This paragraph contains, by means of the formulation ‘shall be ratified as soon as possible’, a pressing recommendation to each signatory to hasten the ratification procedure and not to intentionally delay its national approval procedures. However, notwithstanding the wording of the provision (‘shall be ratified’), the signature of a treaty subject to ratification, under general international law, does not legally obligate the signatory to ratify the treaty. It remains each State’s sovereign decision whether and when to ratify a treaty it has previously signed. The ratification process for the four Conventions was concluded in 1976, when the last signatory State deposited its instrument of ratification. Thereafter, States became party through accession or succession.
The provision also indicates where the instruments of ratification must be deposited. However, the formulation ‘at Berne’ is not very precise and is understandable only in conjunction with the second paragraph, the other final provisions and the final clause, by which the Swiss Federal Council is identified as the depositary of the Conventions.
The deposit can either be made in person by a representative of the State concerned, or the instrument can be transmitted to the depositary in writing through diplomatic channels. The current practice of the depositary, however, does not require these specific forms of transmittal. The instrument can also be sent by regular mail or other informal means.
The means of transmittal has no influence on the validity of the instrument.
The instrument of ratification must be signed on behalf of the State by a person authorized to represent the State for this purpose. Pursuant to international law and practice, heads of State, heads of government and ministers for foreign affairs are considered as representing their State in virtue of their functions and without having to produce full powers.
In line with the practice of the depositary of the Conventions and the Additional Protocols, as well as of other depositaries, instruments signed by other persons, e.g. a minister other than the foreign minister, or a deputy minister, must be accompanied by full powers.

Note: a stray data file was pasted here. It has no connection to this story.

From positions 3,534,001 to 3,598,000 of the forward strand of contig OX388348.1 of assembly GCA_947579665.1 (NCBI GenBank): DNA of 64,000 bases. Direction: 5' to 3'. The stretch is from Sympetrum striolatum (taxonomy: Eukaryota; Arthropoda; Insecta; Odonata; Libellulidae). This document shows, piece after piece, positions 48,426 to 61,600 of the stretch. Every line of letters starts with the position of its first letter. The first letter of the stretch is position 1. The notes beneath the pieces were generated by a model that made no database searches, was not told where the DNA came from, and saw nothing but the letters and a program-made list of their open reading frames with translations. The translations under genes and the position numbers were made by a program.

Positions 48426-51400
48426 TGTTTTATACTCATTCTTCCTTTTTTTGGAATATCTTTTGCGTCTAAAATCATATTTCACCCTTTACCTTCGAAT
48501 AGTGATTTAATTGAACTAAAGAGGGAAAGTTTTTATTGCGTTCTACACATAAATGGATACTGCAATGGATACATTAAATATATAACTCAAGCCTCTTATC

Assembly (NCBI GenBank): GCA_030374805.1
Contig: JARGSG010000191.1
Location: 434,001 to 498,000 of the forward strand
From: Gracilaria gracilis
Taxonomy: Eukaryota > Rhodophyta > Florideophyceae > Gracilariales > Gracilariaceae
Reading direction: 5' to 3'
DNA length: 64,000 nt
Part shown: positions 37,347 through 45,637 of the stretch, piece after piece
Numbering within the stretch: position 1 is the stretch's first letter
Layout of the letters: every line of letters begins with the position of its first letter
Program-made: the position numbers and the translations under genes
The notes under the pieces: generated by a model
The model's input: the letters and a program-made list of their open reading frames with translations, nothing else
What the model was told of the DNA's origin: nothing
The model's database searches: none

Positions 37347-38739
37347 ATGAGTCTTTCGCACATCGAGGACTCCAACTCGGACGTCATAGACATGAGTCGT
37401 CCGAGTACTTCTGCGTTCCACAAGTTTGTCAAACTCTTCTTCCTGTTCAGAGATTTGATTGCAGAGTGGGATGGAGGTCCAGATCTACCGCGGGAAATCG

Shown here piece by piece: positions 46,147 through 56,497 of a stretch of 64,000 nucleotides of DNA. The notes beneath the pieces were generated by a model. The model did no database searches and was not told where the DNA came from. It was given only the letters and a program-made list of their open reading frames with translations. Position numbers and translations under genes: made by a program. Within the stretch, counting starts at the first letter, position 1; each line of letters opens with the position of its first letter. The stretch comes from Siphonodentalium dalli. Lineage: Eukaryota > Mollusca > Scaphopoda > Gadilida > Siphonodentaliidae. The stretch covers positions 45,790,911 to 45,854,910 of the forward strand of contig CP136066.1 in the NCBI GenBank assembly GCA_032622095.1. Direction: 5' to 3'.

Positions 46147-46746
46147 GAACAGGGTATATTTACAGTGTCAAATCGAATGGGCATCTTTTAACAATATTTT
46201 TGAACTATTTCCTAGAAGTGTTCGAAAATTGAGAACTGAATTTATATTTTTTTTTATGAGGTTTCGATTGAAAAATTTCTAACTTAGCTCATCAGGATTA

The instrument of ratification must specify the treaty in question and clearly express the will of the State to be bound by the treaty and to comply with its obligations. If the signatory wishes to formulate one or more reservations, or has already done so at the time of signature, the instrument must also contain these reservations.
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At the time of the adoption of the Geneva Conventions, the international law on reservations was subject to controversy.
Based on the 1951 advisory opinion of the International Court of Justice in
Reservations to the Genocide Convention
, the 1969 Vienna Convention on the Law of Treaties provides that, when a State signs, ratifies or accedes to a treaty, it may formulate a reservation unless ‘the reservation is incompatible with the object and purpose of the treaty’ or the treaty contains specific provisions on the possibility of formulating reservations.
The Conventions contain no such provisions.
Reservations must be made in writing and sent to the contracting States and other States entitled to become Parties to the treaty.
A reservation made at the time that a treaty is signed subject to ratification must, in order to be valid, be formally confirmed when the treaty is ratified by the State which formulated the reservation.
On the other hand, it is not possible to formulate reservations later than upon ratification or accession.
It is the responsibility of every State concerned to determine whether any particular statement by another State constitutes a reservation.